10.00-11.00 Room A1.01 Robert C. Griffiths FRS (Statistics, University of Oxford)
Population Genetics Stochastic Process Models Forward and Backward in Time
Classical stochastic process models in population genetics describe how a population of genes evolves forward in time under random drift, mutation, selection and recombination. Examples are the Wright-Fisher diffusion process; Moran models, which are birth and death processes; and Cannings models, where parents have an exchangeable offspring distribution. Coalescent models, which are random trees or graphs, describe the ancestral lineages of samples of genes back in time. These backwards and forwards models belong together technically as dual stochastic processes. This talk will briefly discuss examples of forwards and backwards in time models. Forwards the models are the Wright-Fisher diffusion process; Fleming-Viot diffusion process describing DNA sequence evolution; and Moran models with multiple offspring and selection. The backwards models describing ancestral lineage history are respectively the Kingman coalescent process; Gene trees, which are perfect phylogenies constructed from mutation patterns on DNA sequences; and branching coalescing lineage graphs.
11:00-12:00 Room A1.01 Jochen Blath (Institut für Mathematik, TU Berlin)
An Ancestral Recombination Graph for Diploid Populations with Skewed Offspring Distributions
(joint work with Matthias Birkner (Mainz), Bjarki Eldon (Oxford))
We consider a diploid biparental multilocus population model of Moran type, in which randomly chosen pairs of diploid individuals contribute offspring to the population. The number of offspring can be large, in particular relative to the total population size. Such 'heavily skewed' reproduction mechanisms have been considered by various authors recently, cf. e.g. Eldon and Wakeley (2008), and reviewed by Hedgecock and Pudovkin (2011). The chromosomes of each diploid offspring are derived from two distinct individuals, resulting in a separation of timescales phenomenon: ancestral lineages can only coalesce when in distinct individuals. We extend a result of Möhle (1998) to obtain convergence of the ancestral process to an ancestral recombination graph. Due to diploidy and large offspring numbers, novel effects appear. For example, the marginal genealogy at each locus is given by a ξ-coalescent necessarily involving simultaneous quadrifold multiple mergers, and different loci remain substantially correlated even as the recombination rate grows large. We compute correlations of coalescence times for two loci and discuss our findings for simulated data.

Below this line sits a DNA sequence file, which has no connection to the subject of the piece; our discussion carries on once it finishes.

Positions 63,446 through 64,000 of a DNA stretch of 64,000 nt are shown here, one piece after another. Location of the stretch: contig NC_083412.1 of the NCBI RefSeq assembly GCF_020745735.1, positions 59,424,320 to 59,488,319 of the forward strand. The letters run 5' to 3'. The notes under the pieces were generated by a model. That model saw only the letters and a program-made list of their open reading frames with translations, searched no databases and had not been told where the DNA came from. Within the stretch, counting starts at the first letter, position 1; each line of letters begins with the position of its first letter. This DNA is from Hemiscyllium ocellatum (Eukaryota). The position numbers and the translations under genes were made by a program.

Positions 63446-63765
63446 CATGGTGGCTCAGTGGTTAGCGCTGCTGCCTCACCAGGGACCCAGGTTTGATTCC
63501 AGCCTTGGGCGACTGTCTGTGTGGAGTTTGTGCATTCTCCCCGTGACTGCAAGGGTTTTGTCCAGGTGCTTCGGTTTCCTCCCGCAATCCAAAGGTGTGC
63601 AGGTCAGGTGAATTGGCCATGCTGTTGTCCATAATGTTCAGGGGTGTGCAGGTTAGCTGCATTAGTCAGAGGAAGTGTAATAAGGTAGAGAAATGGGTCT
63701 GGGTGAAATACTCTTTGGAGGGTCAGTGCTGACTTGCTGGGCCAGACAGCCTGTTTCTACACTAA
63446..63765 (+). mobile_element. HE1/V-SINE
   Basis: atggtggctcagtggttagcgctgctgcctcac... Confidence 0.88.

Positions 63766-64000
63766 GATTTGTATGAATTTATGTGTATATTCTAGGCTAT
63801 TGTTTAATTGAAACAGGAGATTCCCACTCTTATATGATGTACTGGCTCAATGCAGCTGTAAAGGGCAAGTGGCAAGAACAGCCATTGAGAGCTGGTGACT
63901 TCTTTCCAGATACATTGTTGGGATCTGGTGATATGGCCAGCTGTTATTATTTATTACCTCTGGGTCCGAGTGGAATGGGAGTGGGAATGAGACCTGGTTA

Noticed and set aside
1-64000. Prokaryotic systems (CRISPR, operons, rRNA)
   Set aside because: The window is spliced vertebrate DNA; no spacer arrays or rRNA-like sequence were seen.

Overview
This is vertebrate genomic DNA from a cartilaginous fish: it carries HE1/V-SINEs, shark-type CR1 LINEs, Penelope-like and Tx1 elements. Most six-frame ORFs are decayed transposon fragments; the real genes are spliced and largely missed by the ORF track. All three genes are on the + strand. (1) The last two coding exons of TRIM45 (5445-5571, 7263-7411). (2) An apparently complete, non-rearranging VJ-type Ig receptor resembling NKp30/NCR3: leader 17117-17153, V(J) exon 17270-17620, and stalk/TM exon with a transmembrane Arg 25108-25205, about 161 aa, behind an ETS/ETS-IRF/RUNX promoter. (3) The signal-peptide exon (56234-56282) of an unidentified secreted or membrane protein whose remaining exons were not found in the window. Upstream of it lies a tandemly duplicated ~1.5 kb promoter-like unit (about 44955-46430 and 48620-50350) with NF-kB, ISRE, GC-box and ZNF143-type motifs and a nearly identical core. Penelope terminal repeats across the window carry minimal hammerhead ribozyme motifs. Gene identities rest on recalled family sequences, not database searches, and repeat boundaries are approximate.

12:00-14:00 Lunch in the Mathematics Institute Common Room
14:00-15:00 Room B3.02 Garrett Hellenthal (UCL Genetics Institute)
Inferrring Human Admixture History and Relatedness Using DNA
Humans have a very complex history, shaped in part by major migrations to new geographic regions and interactions among different groups at various time periods. These events have influenced the genetic make-up of present-day populations, for example leading to discernible (though subtle) differences in the DNA of individuals sampled from different geographic regions. Recent world-wide collections of genome-wide DNA allow an unprecedented opportunity to exploit these differences to learn about human history. Here I present a novel statistical approach to describe how present-day populations relate to one another genetically, for example clustering individuals with similar genetic profiles. I furthermore describe a new method that uses DNA to identify "admixture events" where two or more ancestral populations met and exchanged DNA at some point in the past (for example due to an invasion or re-settlement). In particular, this new methodology infers precisely when such events occurred, which groups were involved, and how much DNA was exchanged. Such details allow the confirmation or rejection of hypotheses based on archaeological records, as well as unearthing previously unknown historical interactions. These analyses showcase the utility of DNA for reconstructing human history in unprecedented detail.
15:00-15:30 Tea/Coffee in the Mathematics Institute Common Room